advertisement
25 March 2013

Cigarette 'relighting' on rise

Smokers reignite butts they would have previously thrown away, study finds.

0

Smokers are relighting used cigarette butts in an apparent response to tough economic times, according to a new study.

Although this tactic may save money for smokers, it doesn't benefit their health. Researchers cautioned that relighting cigarettes does not reduce exposure to harmful chemicals.

They said the trend could affect treatment strategies for tobacco dependence, such as medication dosages and counselling.

"Despite those engaging in the relighting practice smoking fewer cigarettes, there is no estimated reduction in their exposure to toxins," senior study author Michael Steinberg, director of the Tobacco Dependence Program at the Cancer Institute of New Jersey, said in an institute news release.

"In fact, smokers who relight cigarettes may be at higher risk of lung cancer and chronic bronchitis. That is something of which policymakers need to be aware."

The study involved about 500 smokers seeking treatment from the Tobacco Dependence Program. Of these, 46% admitted to relighting cigarettes. This group smoked 16 cigarettes daily on average. Meanwhile, smokers who did not relight cigarettes smoked an average of 20 cigarettes each day.

What the study found

Women were more likely to relight cigarettes. Higher rates of relighting were also found among black people and those who were divorced, widowed or separated.

Those who started smoking at an early age, smoked menthol cigarettes or who said they wake up to smoke during the night are also more likely to relight cigarette butts.

The behaviour was also linked to unemployment, illness, disability and having less than a high school diploma.

"While the relighting of cigarettes is a relatively unexplored smoking behaviour, it was anticipated that certain economic characteristics, such as lower education and lack of employment, would be related to a higher level of relighting," Steinberg said.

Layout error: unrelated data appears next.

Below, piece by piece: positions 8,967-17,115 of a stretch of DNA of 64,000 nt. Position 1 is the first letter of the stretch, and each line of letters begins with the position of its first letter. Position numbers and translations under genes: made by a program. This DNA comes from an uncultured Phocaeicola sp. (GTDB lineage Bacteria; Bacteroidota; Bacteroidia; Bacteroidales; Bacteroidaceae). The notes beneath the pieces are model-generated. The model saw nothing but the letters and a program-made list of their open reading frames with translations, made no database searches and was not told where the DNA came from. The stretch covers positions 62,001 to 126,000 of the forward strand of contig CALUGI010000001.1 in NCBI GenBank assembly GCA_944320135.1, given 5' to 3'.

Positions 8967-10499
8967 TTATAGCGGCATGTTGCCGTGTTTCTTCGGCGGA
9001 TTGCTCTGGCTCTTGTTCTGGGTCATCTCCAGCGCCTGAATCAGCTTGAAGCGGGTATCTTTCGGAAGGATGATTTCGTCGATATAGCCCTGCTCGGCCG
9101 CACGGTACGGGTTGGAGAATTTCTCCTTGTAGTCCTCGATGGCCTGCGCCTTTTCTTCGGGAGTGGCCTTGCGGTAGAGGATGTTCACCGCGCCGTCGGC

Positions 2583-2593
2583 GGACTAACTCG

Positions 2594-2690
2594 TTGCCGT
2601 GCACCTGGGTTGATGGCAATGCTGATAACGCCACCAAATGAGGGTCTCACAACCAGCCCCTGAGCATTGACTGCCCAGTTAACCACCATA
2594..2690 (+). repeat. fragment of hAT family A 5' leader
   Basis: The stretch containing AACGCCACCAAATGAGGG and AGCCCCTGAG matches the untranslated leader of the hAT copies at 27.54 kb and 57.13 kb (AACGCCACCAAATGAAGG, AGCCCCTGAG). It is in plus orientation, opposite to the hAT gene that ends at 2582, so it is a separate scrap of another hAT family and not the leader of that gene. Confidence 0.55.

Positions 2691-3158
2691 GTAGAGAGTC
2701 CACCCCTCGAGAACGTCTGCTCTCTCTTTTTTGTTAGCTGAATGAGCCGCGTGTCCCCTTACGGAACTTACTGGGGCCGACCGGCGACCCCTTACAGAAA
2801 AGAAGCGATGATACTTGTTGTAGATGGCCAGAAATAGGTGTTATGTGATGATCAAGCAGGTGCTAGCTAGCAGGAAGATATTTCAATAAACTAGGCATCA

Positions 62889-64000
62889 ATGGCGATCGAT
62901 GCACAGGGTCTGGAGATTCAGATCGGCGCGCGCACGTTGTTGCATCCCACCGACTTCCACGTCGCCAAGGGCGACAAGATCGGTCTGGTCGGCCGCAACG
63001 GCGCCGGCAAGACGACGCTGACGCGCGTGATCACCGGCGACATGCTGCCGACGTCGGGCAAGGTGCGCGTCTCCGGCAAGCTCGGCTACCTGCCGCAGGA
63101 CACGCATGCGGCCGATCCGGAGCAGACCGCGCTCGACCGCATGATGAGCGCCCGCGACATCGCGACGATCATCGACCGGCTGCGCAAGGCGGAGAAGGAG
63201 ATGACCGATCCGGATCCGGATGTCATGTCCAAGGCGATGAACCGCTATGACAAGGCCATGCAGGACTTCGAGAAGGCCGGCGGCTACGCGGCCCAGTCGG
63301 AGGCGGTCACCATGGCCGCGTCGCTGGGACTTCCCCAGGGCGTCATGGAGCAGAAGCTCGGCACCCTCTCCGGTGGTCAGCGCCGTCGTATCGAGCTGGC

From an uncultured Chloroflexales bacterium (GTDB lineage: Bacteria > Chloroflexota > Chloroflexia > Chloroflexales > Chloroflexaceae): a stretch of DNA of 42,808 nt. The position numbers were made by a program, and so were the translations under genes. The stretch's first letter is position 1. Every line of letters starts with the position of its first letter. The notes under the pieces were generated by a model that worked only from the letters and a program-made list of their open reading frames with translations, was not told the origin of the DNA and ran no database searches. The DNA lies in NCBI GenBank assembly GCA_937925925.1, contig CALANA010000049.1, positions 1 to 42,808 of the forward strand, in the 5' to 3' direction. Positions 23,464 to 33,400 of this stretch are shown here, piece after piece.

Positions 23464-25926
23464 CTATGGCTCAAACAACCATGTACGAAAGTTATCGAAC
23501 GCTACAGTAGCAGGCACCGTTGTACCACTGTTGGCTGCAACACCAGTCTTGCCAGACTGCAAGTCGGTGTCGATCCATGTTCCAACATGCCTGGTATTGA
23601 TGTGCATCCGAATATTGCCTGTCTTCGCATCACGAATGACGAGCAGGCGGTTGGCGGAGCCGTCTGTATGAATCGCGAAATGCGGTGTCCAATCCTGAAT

"We were, however, surprised that women are more likely to engage in this practice than men. This needs further study."

The findings were presented at the annual meeting of the Society for Research on Nicotine and Tobacco in Boston. Data and conclusions should be viewed as preliminary until published in a peer-reviewed journal.

More information

The US Centers for Disease Control and Prevention has more about the health effects of cigarette smoking.

 
NEXT ON HEALTH24X
advertisement

Read Health24’s Comments Policy

Comment on this story
0 comments
Comments have been closed for this article.

Live healthier

Dangerous winter sun »

Why female students ignore the risks of indoor tanning Can rooibos protect you from the effects of UVB exposure?

Skin cancer always a risk – even in winter

During winter, the risk of skin cancer doesn’t disappear. CyberDoc talks to us about when to see your doctor about a strange-looking mole or spot.

Did you know? »

The 5 saltiest foods may surprise you Craving salt? Your genes may be the reason

10 fascinating facts about salt

The one thing that fast foods, whether it be chips, hamburgers, pretzels or fried chicken have in common, is loads of salt.